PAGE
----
In addition to the 39-Week Initiative, DHH is putting in place a performance measurement to determine whether these interventions are successful and to ensure transparency in practice; implementing a statewide system to screen, refer and treat Louisiana’s highest-risk pregnant women for behavioral health issues; and working to improve preconception and interconception health for women at high risk of poor birth outcomes in Louisiana.
Today, Louisiana went one step further, accepting the March of the Dimes’ challenge to reduce the state’s prematurity rate 8 percent by 2014.
Dr. Howse, said, “Louisiana is not willing to fail its babies. Louisiana cares about the health of future generations. Rather than accept defeat, this state has taken up the challenge to reduce its rate of preterm birth by implementing proven strategies that can make a real difference. Today, Louisiana has become the first state in the nation to accept that challenge by declaring a public goal to reduce premature births by 8 percent by 2014. The March of Dimes estimates that this would save 750 Louisiana babies from an early birth and save the people of this state tens of millions of dollars in health care costs.”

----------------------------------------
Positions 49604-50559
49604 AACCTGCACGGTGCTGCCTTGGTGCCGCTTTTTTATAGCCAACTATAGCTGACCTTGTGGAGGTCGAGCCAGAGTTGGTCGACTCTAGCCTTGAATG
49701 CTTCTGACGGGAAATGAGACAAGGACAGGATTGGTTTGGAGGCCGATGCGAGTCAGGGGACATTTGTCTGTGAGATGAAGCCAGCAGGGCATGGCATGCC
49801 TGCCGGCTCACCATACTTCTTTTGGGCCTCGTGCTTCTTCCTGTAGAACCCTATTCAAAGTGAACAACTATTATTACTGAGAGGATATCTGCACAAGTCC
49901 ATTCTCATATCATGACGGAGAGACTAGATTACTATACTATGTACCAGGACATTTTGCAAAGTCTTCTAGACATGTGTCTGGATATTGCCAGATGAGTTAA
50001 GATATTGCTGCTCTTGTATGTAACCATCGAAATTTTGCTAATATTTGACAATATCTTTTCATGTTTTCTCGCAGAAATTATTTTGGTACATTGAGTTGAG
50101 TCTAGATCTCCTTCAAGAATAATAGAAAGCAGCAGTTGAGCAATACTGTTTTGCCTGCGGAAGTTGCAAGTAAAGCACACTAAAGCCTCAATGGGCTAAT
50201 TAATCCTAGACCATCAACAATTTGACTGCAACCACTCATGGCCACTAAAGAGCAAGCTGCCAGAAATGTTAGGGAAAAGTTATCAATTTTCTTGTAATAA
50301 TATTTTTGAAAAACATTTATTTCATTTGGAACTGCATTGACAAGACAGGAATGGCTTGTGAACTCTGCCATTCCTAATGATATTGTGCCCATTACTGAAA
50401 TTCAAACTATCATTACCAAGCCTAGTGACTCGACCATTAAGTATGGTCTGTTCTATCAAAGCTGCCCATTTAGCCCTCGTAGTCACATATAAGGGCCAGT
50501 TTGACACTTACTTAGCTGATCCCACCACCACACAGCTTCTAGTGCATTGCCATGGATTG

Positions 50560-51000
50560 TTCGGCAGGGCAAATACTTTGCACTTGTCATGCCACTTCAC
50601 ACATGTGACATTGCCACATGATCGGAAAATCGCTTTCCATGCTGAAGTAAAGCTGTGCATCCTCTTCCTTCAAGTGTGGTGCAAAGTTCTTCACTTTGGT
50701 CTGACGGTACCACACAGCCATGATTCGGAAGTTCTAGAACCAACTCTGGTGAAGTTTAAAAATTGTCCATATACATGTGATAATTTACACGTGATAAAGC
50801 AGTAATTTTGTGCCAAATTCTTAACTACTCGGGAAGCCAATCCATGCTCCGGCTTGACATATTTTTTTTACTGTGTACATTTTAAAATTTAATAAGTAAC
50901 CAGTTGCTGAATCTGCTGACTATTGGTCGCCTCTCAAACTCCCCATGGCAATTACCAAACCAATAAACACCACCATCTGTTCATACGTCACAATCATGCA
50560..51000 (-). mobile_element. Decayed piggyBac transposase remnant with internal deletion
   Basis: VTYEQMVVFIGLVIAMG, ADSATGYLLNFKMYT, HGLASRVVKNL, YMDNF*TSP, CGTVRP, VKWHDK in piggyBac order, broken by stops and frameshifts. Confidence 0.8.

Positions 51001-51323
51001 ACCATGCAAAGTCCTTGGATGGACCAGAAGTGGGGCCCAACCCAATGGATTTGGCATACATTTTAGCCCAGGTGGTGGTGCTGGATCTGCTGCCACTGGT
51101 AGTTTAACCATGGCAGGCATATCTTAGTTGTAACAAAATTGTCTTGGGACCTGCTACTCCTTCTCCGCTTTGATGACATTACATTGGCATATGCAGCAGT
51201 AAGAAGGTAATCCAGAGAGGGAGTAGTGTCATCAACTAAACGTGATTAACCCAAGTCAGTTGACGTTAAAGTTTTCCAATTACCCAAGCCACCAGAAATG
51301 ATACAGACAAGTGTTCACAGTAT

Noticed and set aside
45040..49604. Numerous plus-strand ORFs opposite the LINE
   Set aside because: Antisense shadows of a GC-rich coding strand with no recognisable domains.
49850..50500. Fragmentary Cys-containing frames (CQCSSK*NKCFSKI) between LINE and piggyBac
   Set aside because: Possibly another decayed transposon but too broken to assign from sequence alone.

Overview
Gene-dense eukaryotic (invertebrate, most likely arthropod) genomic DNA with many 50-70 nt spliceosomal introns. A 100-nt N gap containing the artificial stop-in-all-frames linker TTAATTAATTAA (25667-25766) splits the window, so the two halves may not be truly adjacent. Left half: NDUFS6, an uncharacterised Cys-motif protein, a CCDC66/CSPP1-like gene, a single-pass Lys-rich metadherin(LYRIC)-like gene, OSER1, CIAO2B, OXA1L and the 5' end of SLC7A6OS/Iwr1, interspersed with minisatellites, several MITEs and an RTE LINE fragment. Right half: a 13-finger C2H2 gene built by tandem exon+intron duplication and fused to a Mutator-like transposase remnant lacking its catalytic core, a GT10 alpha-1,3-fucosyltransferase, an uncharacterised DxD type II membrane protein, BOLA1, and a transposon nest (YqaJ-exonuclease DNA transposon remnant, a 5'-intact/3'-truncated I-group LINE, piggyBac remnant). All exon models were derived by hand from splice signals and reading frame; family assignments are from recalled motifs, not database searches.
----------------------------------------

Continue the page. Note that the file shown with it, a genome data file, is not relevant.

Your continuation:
Secretary Greenstein added, “I am not one to back down from a challenge, especially when stakes are as high as they are today. We’ve already taken steps to educate the public and the hospitals about the opportunities they have to reduce the risk of prematurity. I continue to be impressed by their unrelenting dedication.”
The March of Dimes is the leading nonprofit organization for pregnancy and baby health. With chapters nationwide, the March of Dimes works to improve the health of babies by preventing birth defects, premature birth and infant mortality. For the latest resources and information, visit marchofdimes.com or nacersano.org.
The Louisiana Department of Health and Hospitals strives to protect and promote health statewide and to ensure access to medical, preventive and rehabilitative services for all state citizens. To learn more about DHH, visit http://www.dhh.louisiana.gov. For up-to-date health information, news and emergency updates, follow DHH's blog, Twitter account and Facebook. To learn more about the Department’s effort to improve birth outcomes, visit www.boi.dhh.la.gov